PENNSYLVANIA, USA — Winter is just about six weeks away. Crazy, right?
After a very mild October where we saw increased sunshine and warmer temperatures, Mother Nature is switching it up a little bit.
The National Oceanic and Atmospheric Administration (NOAA) released the official winter outlook just over a few weeks ago, confirming that La Niña conditions are set to arrive starting in December.
La Niña may sound daunting, but it's not a storm. Translated from Spanish for "little girl," La Niña is a climate pattern that ensues every few years impacting weather around the world.
During the winter months, La Niña normally brings below-average temperatures in the north and above-average temperatures in the south.
But how does that work?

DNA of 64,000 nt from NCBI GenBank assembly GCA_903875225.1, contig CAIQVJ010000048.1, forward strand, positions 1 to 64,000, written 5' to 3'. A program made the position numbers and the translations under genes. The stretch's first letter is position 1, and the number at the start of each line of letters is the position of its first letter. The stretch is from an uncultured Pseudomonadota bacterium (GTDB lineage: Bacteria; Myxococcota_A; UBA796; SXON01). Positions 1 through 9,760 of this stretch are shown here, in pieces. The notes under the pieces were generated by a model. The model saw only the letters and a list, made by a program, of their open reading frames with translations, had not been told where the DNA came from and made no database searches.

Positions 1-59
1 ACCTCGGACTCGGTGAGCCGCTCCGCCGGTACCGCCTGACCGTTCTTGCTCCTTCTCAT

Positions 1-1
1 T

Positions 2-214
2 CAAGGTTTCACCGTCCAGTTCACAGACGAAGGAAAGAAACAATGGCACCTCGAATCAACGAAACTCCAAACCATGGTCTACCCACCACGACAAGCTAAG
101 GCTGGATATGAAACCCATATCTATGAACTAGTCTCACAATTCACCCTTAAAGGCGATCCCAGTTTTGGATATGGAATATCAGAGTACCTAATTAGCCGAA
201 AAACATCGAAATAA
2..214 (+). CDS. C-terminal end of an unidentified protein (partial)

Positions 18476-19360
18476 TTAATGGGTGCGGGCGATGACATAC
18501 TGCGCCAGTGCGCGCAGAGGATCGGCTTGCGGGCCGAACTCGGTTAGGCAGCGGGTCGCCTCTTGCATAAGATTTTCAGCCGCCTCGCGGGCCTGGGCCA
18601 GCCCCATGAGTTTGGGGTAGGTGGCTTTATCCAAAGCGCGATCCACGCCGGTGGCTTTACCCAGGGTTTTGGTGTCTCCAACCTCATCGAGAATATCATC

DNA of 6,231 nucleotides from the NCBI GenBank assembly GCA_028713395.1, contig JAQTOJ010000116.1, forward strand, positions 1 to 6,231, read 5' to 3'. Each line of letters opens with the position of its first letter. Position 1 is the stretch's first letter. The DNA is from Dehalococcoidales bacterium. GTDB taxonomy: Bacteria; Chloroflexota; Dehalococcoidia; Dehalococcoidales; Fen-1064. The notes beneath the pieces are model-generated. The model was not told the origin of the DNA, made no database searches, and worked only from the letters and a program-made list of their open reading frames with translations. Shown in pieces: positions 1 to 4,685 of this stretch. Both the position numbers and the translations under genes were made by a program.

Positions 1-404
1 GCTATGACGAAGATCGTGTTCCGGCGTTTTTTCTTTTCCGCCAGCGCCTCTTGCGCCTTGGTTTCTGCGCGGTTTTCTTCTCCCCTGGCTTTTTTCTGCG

Let's dive into the science of it.
As mentioned above, La Niña is not a storm in the slightest. It's simply a change in atmospheric conditions and it's all dictated in the Pacific Ocean.
During normal conditions, trade winds blow from east to west, bringing warm water from South America to Asia. With La Niña it's a different story as trade winds are much stronger, pushing warmer water to Asia causing colder water toward the surface to replace it. This in turn shoves the jet stream northward.
So what does this mean for the Keystone state? Just to the west of Pennsylvania, there's likely to be more moisture, and just to the south is drier and warmer air. This ultimately means that the messaging is a little bit murky, but let's do a quick comparison.
Last year in Pennsylvania was also a La Niña winter and brought above-average snowfall. Temperatures were also above average, meaning we could expect something very similar this year.